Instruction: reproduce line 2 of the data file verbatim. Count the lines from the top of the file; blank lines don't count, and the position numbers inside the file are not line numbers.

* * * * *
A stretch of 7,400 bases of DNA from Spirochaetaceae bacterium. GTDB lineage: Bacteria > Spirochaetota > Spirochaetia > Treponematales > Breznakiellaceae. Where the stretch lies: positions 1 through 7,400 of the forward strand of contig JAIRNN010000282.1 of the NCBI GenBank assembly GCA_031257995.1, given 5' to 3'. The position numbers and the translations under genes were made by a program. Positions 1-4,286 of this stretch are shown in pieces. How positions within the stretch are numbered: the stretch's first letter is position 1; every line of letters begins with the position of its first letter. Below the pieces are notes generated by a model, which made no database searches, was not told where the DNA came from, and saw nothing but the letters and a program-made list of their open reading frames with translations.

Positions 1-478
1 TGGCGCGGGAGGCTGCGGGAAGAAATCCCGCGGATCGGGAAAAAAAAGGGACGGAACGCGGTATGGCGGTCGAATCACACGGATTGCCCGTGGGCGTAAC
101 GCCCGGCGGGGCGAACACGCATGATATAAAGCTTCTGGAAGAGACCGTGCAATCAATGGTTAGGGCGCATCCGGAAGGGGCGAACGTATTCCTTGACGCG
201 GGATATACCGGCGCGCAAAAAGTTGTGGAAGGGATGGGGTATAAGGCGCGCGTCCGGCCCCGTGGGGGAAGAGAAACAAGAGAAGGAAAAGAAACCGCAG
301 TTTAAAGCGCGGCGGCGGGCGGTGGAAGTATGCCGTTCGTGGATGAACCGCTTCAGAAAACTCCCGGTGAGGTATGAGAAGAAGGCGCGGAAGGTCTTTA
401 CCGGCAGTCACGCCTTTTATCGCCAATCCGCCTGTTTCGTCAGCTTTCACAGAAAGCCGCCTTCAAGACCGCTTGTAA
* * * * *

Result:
Positions 1-478